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Gordon Smith, now 93, shown in his studio at his West Vancouver home, believes education in crucial for any artist.

John Lehmann/The Globe and Mail

Gordon Smith is a respected, even revered, West Coast artist. But equally important to him in his long career has been his role as a teacher. He worked for years at the Vancouver School of Art and the University of British Columbia, and now, at 93, it is still something that energizes him.

"I love teaching," says Mr. Smith over the phone from his West Vancouver home, stressing repeatedly the importance of an education in art.

"It's not just to make artists. [The students] become more creative and more hard-working people. An artist isn't someone who just draws and paints. An artist could be serving in a grocery store."

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On Saturday, the Gordon Smith Gallery of Canadian Art, which bills itself as the "only gallery in Canada dedicated to young audiences," opens in North Vancouver. It's an extraordinary project, and not simply because of the art hanging on the walls. The gallery, filled with work by first-rate contemporary Canadian artists, has been built specifically with education in mind, the culmination of more than 20 years of work by the group Artists for Kids.

Its objective is to get students up close to art and artists – both during the school year and at a summer-camp program. The effect of that interaction is profound on the students, according to Bill MacDonald, executive director of the Gordon and Marion Smith Foundation for Young Artists (which was created to build an endowment to support Artists for Kids, and ultimately this gallery). "Do you know what they say? He's just like me. He's not somebody special. He's a human being."

The idea that ultimately led to this place was dreamed up by Mr. MacDonald and Ken James, former students of Mr. Smith. Both were working for the North Vancouver School District (Mr. James as a principal; Mr. MacDonald as the district's art co-ordinator) in 1989 when they took Mr. Smith and fellow artists Bill Reid and Jack Shadbolt to lunch, and proposed a money-raising venture to bolster art education in schools at a time of government cuts.

They asked each artist to donate a work from which limited-edition prints could be created and sold.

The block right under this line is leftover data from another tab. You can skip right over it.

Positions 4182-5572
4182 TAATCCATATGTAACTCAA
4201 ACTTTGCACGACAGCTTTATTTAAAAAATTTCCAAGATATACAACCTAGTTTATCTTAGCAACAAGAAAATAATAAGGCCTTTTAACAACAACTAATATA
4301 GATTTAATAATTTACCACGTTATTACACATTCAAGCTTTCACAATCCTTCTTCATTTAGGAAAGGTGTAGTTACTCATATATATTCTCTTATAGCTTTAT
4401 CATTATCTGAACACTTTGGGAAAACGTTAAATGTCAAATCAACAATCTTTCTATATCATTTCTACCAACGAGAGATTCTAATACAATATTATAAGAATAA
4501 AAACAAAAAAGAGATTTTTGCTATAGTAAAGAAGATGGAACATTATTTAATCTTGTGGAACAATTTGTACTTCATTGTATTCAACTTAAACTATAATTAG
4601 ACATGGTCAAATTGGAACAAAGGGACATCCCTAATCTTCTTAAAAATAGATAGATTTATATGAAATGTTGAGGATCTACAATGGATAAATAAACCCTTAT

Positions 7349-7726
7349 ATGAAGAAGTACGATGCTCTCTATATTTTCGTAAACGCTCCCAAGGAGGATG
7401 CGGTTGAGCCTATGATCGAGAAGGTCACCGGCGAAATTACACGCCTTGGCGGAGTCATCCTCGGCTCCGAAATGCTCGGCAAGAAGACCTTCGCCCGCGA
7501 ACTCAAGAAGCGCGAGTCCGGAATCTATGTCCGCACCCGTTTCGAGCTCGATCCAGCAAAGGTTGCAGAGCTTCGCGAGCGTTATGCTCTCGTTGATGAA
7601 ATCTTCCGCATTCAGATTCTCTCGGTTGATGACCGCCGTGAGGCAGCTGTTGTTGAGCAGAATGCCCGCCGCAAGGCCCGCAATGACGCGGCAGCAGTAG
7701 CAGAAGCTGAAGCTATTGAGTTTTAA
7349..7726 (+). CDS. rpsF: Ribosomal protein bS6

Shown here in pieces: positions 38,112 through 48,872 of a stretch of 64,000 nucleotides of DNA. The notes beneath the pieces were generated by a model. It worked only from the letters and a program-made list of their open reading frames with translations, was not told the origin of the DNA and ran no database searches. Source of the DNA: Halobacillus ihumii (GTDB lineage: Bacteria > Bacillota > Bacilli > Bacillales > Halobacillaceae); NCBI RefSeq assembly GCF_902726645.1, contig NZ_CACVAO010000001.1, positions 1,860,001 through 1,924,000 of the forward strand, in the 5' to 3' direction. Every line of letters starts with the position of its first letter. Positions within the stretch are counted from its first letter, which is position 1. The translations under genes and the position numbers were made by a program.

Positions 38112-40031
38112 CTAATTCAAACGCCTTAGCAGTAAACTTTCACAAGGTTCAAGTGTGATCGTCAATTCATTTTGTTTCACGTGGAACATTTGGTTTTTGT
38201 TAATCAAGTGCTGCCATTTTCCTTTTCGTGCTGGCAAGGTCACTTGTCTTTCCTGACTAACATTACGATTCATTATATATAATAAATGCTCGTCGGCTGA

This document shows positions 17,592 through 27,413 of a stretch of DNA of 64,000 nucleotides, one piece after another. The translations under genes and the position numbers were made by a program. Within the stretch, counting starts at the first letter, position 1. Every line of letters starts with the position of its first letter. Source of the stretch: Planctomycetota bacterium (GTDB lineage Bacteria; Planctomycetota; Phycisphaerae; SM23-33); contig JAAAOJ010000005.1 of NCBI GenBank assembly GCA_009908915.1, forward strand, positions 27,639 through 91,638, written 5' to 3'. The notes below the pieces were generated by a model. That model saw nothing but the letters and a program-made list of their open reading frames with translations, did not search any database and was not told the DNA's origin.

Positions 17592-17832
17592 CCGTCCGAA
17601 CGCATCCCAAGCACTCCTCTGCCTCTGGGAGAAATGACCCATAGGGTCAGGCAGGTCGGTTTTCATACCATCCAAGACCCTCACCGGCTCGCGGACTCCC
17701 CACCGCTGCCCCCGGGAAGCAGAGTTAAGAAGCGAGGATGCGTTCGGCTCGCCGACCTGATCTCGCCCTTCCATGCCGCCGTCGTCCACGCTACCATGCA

As Mr. Smith remembers it, there were some reservations initially.

"Bill said, 'Oh this is ridiculous,' and he said 'I haven't got any,'" Mr. Smith says. He recalls turning to his friend and reminding him about a drum he had shown him at a dinner the previous week. It had a painting on it.

"I said, 'Well Bill, you can get that silk-screened.'" He did, and the prints sold for $3,000 each.

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This was the beginning of Artists for Kids, which now raises about $250,000 in print sales annually to fund school-based art programs for more than 5,000 students a year.

That drum is one of the first things you see when you enter the gallery, just a few steps inside the remarkable wooden doors carved by Coast Salish artist Xwalacktun. The doors, with a grizzly bear at the centre, echo that Reid drum. (If you can't make it to North Vancouver, find a $20 bill, which features a version of that print.)

Since those initial donations, the program has moved to buying artists' work and then raising money through the prints. Many artists – including Mr. Smith, Toni Onley and Rodney Graham – have donated work. And there have been donations from patrons, ranging from wealthy philanthropists such as Michael Audain (who gave the project $2-million) to the vice-principal who spoke for years about having an Emily Carr in his attic before Mr. MacDonald persuaded him to lend and ultimately bequeath the painting.

The works were for years installed in an old gym at a decommissioned North Vancouver school. This new gallery is a monumental improvement, with its 23-foot ceilings, environmental controls and absence of ants.

Walk around and you will see works by Mr. Shadbolt, Michael Snow, Gathie Falk, Ian Wallace and Ed Burtynsky.

"It's not just easy art," Mr. Smith says. "It's not just pretty paintings."

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But you can see how students would be jazzed by the work here: a giant Douglas Coupland sculpture of a slightly off-kilter green soldier action figure; a Martin Tessler photo of a large-scale, school-themed installation where visiting kids were offered bubble gum and encouraged to stick the chewed stuff right onto the towering work. There's also a playful Joe Fafard sculpture – a baseball player with an apple on his head – that was created during a student program in 1995. Over a number of sessions, they watched Mr. Fafard make decisions, mistakes and ultimately art.

"The kids get to see the artist in their creative moment," says Yolande Martinello, director of Artists for Kids. "It's not just someone in a suit at the end of the day giving a speech at a lectern."

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About the Author
Western Arts Correspondent

Marsha Lederman is the Western Arts Correspondent for The Globe and Mail, based in Vancouver. She covers the film and television industry, visual art, literature, music, theatre, dance, cultural policy, and other related areas. More


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